• I can’t think of any 28mm equivalents that equal the Ricoh’s lens, unfortunately. And the APS-C sensor is definitely a notch above the M4/3 one…short answer, no. Then again, if it’s not going to be your primary, perhaps a bit of compromise is fine?

  11. Loved the review on the lens Ming. Out of curiosity seeing as you used tele’s back in the day for shooting birds. Any chance you will review the 150mm f/2.0 from Olympus? Or is that just not really worth a review?

    • Thanks. Unlikely re. 150/2 – difficult to get hold of, and 300 equiv isn’t long enough for birding anyway. It’s like the Nikon 200/2 – optically a tour de force, but a very niche tool that suits few.

  12. Hi

    I’m a bit late to the party with this one but I just got myself this lens a couple of days ago. I’ve since sold off the two kit lenses which came with the camera, because while they’re competent enough, the difference in performance is still embarrassingly large. What stuns me is the performance wide open, as you said in the review. Never seen anything like it (I’m sure some Leica lenses can do it, but I don’t happen to be the heir to a Fortune 500 company so I don’t shoot Leica). I can’t see myself using zooms with the OMD-EM5 unless they produce one which matches or comes close to the primes (a la Nikon 24-70). I may well get the 45 1.8 next based on your glowing review.

    Anyway. Great site and when it comes to new gear, I give your opinions a lot of weight. Good luck with the new “business model”.

  13. Could you possibly help me understand this a little better? “slight movement in either the camera or the subject will result in front or back focus.”

    • If you lock focus and either you move towards/ away from the subject, or the subject moves a bit towards/away from you, then the set focus distance will be wrong. With very shallow DOF lenses, this is very noticeable.

  14. Thank you for a fantastic review and beautiful photos. I’m a well entrenched 4/3 user making my debut into the M4/3, and this combo has definitely given me reason for taking the jump. The clarity and sharpness of the 75 f1.8 wide open speaks for itself, and when one buy such a lens, that is how you should be able to use it – wide open and without any excuses.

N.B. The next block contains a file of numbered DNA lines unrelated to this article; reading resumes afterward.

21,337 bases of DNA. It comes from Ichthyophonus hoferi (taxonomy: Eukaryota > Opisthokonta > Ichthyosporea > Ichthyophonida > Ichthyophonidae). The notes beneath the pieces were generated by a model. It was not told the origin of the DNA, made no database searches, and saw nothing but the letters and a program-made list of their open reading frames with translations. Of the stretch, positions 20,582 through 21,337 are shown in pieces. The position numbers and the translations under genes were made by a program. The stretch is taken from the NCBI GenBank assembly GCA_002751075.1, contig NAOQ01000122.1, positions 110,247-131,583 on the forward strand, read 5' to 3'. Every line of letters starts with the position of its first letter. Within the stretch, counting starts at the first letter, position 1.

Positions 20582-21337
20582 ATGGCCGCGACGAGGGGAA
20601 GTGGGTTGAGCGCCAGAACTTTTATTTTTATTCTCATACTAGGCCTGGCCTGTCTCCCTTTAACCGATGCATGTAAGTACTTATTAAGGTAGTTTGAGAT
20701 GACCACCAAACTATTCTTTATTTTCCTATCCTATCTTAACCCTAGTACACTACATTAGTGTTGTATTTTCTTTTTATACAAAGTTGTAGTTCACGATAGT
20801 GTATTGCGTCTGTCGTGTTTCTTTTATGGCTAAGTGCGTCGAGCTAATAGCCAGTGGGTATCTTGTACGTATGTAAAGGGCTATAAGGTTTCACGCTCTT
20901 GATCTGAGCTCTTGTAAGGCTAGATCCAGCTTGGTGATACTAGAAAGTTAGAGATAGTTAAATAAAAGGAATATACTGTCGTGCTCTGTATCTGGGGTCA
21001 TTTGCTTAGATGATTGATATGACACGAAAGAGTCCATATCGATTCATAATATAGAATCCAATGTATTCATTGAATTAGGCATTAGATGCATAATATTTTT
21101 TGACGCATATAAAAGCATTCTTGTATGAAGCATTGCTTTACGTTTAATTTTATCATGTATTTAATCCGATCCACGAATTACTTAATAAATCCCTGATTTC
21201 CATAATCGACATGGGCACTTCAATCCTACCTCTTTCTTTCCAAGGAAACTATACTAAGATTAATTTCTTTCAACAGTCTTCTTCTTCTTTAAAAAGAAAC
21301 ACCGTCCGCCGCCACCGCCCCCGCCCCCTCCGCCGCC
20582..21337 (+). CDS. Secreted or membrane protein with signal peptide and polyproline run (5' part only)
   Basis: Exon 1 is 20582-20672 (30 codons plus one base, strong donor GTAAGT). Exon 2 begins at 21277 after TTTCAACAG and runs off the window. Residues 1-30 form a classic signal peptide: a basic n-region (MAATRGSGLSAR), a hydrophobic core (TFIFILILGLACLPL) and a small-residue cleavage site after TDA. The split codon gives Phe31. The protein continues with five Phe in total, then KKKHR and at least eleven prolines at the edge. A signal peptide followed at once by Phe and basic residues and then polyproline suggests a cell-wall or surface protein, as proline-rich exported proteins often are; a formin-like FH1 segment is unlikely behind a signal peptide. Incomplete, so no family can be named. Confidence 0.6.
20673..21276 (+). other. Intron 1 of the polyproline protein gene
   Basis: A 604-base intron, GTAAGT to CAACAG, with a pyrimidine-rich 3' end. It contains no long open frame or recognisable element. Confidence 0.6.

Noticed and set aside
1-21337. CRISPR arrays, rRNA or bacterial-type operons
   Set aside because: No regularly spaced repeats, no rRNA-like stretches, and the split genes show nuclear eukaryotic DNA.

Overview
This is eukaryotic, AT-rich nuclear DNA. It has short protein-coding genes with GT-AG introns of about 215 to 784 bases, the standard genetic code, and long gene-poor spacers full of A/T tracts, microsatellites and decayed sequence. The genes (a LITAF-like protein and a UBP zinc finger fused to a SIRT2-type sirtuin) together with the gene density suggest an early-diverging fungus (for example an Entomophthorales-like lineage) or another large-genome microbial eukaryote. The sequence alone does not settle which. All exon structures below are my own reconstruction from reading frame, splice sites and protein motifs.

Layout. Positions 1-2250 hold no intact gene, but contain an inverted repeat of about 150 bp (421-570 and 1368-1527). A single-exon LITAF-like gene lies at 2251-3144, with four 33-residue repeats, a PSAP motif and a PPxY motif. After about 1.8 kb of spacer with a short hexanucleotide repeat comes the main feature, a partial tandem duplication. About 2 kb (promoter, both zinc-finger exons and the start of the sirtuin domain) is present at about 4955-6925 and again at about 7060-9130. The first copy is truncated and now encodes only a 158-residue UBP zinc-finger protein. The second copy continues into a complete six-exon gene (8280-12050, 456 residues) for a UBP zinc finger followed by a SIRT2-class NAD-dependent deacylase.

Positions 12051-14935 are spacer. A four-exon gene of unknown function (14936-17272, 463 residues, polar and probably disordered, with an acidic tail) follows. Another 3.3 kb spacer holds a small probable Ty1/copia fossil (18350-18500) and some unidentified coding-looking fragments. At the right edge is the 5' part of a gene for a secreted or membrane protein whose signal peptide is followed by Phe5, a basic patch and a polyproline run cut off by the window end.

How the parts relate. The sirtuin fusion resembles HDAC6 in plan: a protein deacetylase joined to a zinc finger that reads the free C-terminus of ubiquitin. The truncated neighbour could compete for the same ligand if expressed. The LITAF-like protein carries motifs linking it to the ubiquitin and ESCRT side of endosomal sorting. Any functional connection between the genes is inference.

Keep up the good work. I have you bookmarked.

  15. so,Ming the 75/1.8 is equivalent with a 150 mm f 3.5 FF in DOF and with 75 mm FF in bokeh at what aperture?

  16. Jorge Balarin says:

    Ming, I know I’m not the first to say that your photos are wonderful, but try to do street photos in Vienna – where I live – and you will see what happen. Everyone with a camera on his hands is a suspect of I don’t know what. Perhaps people here think that photographers are going to steal their souls : )

    • Thank you. Actually, I did shoot in Vienna at the end of last year – no problem. Maybe it’s because I just look like a crazy Asian tourist that everybody ignores me…

  17. Nice review Ming. I’m going to collect my 75mm later today. I have absolutely no regrets in selling my Canon gear (70-200, 50L, 5Dmkii etc). The EM-5 is an incredible camera. Quirky, but excellent.

    There are some wonderful Olympus lens out there. 14-42 is an excellently cheapie, and I must give kudos to Olympus for the similarly cheap 40-150, which is a slow but very sharp lens in good light. (I dropped mine yesterday; it still works perfectly). The 45mm is my mainstay, but I think it will be taking a backseat to the 75mm in the next few weeks.